Yellowtail & pancetta @ Girl & The Goat
I’m currently in Seattle–all of this was eaten over the last few weeks in Chicago. As my time in Chicago is waning, I have made a conscious effort to go to the restaurants I’ve been meaning to try. As I used to spend at least two weeks here a year for work, I have gone to many of the top restaurants (Alinea, Blackbird, etc.). However, as a student the last two years, my budget dictated that I spend a lot of time at home cooking. Now that a paycheck is on the horizon, I’ve been going to some of the more casual spots.
Top Chef winner Stephanie Izard recently opened Girl & The Goat, and we got lucky with a table for 4 at 9:30pm on a weeknight. I can’t remember all we ate but I do remember very unconventional flavor combinations that were surprising and delightful. It is a bit of a scene right now (more NYC and less your usual Chicago) because there’s a lot of media buzz (and rightfully so). I’m so glad I made it here before the move.
Pork belly torta @ Xoco
I finally made it to Xoco, the newest of Rick Bayless’ Chicago restaurant empire. I’ve been to both Frontera Grill and Topolobampo but hadn’t made the trek downtown to his casual tortaria yet. The day I went, his daughter, Lanie was the hostess. I was tempted to tell her much less annoying she is than Claudine Pepin but refrained. I love tortas and his interpretations were delicious! If I worked in the area and had the time to wait in line, I would eat there at least once a week (though the sandwiches can get pretty messy!).
Easily my favorite pizza place in Chicago. No, its not deep dish and yes, Chicago is famous for deep dish. Personally, I am not a fan of deep dish. I find it soggy and heavy. On the other hand, I love the New Haven style pizza they have at Piece. They also have a huge array of microbrews on tap. We used to wait in line for Piece but ever since we discovered they delivered, our lives have been that much better! I’m a big fan of the white pizza (garlic olive oil instead of tomato sauce).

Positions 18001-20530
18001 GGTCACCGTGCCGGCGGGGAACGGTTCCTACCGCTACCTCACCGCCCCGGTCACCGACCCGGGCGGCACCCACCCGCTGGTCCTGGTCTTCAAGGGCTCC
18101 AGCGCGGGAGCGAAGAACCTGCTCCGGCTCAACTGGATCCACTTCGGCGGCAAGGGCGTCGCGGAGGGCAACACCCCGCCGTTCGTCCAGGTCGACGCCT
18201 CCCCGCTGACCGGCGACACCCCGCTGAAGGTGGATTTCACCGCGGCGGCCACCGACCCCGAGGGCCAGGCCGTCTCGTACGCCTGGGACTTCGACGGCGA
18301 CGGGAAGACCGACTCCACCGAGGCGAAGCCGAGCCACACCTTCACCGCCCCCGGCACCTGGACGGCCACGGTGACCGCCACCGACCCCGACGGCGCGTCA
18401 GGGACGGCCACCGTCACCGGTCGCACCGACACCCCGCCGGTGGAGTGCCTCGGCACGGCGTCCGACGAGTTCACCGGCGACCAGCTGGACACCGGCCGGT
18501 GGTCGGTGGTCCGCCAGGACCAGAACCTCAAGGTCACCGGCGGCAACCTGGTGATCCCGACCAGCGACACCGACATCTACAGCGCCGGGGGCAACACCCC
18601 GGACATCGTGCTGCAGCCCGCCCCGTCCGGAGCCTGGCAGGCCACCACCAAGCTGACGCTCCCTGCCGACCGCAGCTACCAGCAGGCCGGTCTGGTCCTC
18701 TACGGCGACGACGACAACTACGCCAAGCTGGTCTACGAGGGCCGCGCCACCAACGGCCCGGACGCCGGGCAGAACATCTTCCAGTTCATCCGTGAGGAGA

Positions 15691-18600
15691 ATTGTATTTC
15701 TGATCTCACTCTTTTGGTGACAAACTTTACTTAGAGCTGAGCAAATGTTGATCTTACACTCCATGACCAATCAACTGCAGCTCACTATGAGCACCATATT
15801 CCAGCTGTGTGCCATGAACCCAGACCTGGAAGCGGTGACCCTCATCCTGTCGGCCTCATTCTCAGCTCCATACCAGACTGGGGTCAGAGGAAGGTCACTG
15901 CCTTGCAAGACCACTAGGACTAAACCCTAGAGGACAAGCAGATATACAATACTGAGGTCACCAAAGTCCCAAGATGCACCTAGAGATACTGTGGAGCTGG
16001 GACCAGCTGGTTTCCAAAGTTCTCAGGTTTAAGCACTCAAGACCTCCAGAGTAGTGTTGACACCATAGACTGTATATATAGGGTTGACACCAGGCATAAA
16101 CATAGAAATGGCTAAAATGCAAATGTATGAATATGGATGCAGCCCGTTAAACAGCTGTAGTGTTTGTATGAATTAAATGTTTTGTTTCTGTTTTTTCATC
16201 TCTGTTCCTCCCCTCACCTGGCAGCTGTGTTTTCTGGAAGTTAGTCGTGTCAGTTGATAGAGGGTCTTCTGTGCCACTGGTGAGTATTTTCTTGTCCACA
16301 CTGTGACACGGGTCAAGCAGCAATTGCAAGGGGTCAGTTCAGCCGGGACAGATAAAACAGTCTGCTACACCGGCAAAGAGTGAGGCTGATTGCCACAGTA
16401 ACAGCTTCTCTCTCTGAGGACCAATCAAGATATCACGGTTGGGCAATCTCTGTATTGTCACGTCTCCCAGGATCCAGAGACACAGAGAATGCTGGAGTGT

Asparagus cheese puffs we made @Bespoke
When Joel’s mom was in town, we went to a cooking party at Bespoke. Basically, there are several tables of people and each group is responsible for a full course. The event is designed to make cooking more accessible and they do a very good job on that front. Each group has a chef that guides them through all the steps. I found the recipes too easy (and it was a bit annoying that our chef kept mispronouncing “manchego”) but not everyone is at the same skill level, I guess. In any case, it is a nice social activity where food and learning is involved.
I started work last week which means posts will likely slow down. However, as we prepare to move, I am working diligently to clear out the pantry and freezer in an attempt to waste as little as possible. I had half a package of whole wheat spaghettini, a pound of frozen ground turkey, some frozen pesto and fresh spinach. I would have enjoyed some mushrooms in this pasta but that’s not the point of this meal.
Posts will continue to be sporadic as I fly around the country for training and my belongings are shipped cross-country. I’m sure there are a few more interesting meals to come. Pictures will be horrible because my SLR was sent in for repairs and returned by the manufacturer directly to California.
I start work on Monday…yikes! I’m sad that the cooking will significantly slow down. I’m sad that I have to leave my gorgeous Chicago kitchen and possibly settle for an electric stove in San Francisco. I’m sad to leave warm summers but happy that I’m done with brutally cold winters. I’m happy that I’ll be close to family again and can run outside year round. And I’m happy that I will have a real paycheck for the first time in two years and will be able to afford good sushi again!
Because we are planning a big move, I am still trying to eat through the pantry (very successfully, I must say!). The other day, I made a rice noodles with miso broth, red chard and leftover fish (pictured below, from my birthday at Otom). For another meal, I made jap chae with vegetables I had in the fridge, shrimp from the freezer and sauces and condiments on hand.
Yesterday, a survey of the pantry and fridge dictated that I make risotto. I had a few ears of corn, half a white onion, several containers of chicken broth, a few slugs of sake, half a box of arborio rice, a small handful of long grain white rice and a two pound bag of frozen shrimp. I was light on the bacon and only used three slices because I thought it might be too salty with the pre-made chicken broth, but I would probably double the bacon in the future.